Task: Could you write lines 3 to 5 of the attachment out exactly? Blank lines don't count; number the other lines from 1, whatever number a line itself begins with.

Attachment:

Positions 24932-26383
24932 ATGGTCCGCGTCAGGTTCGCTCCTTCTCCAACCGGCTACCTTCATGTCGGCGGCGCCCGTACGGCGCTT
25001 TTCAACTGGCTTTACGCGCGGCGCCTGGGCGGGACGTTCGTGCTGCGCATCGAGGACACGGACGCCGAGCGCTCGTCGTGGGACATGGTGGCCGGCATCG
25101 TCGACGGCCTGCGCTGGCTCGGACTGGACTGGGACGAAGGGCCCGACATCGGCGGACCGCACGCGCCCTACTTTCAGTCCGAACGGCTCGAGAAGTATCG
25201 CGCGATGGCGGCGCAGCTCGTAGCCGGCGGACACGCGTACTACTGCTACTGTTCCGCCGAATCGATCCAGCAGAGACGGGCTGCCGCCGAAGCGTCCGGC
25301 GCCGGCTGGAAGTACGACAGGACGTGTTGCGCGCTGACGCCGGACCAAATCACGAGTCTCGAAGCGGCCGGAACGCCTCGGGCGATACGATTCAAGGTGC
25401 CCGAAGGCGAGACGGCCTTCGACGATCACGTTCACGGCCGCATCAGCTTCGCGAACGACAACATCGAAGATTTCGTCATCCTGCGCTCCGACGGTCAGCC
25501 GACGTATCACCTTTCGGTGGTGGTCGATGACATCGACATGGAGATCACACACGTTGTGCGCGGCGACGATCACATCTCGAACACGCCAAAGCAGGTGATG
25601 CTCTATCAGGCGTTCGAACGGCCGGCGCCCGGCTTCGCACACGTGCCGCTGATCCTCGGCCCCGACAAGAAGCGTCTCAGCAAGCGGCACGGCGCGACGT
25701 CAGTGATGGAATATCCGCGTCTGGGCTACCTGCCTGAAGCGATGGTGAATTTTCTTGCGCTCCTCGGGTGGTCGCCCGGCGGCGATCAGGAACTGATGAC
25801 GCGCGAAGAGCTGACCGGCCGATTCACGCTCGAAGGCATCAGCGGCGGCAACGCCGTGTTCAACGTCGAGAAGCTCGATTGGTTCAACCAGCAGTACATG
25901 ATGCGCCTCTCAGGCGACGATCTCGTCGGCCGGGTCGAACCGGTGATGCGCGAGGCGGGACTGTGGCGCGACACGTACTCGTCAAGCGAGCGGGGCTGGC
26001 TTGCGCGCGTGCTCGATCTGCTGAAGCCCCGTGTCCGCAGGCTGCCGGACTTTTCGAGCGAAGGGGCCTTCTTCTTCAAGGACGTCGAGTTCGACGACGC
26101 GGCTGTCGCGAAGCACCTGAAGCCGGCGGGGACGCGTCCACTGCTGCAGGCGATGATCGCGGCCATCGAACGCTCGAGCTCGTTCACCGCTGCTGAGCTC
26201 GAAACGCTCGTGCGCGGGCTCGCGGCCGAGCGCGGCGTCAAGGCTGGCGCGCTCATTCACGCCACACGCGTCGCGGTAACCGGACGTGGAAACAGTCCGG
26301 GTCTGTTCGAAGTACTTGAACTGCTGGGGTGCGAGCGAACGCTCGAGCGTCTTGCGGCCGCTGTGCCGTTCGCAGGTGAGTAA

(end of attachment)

25001 TTCAACTGGCTTTACGCGCGGCGCCTGGGCGGGACGTTCGTGCTGCGCATCGAGGACACGGACGCCGAGCGCTCGTCGTGGGACATGGTGGCCGGCATCG
25101 TCGACGGCCTGCGCTGGCTCGGACTGGACTGGGACGAAGGGCCCGACATCGGCGGACCGCACGCGCCCTACTTTCAGTCCGAACGGCTCGAGAAGTATCG
25201 CGCGATGGCGGCGCAGCTCGTAGCCGGCGGACACGCGTACTACTGCTACTGTTCCGCCGAATCGATCCAGCAGAGACGGGCTGCCGCCGAAGCGTCCGGC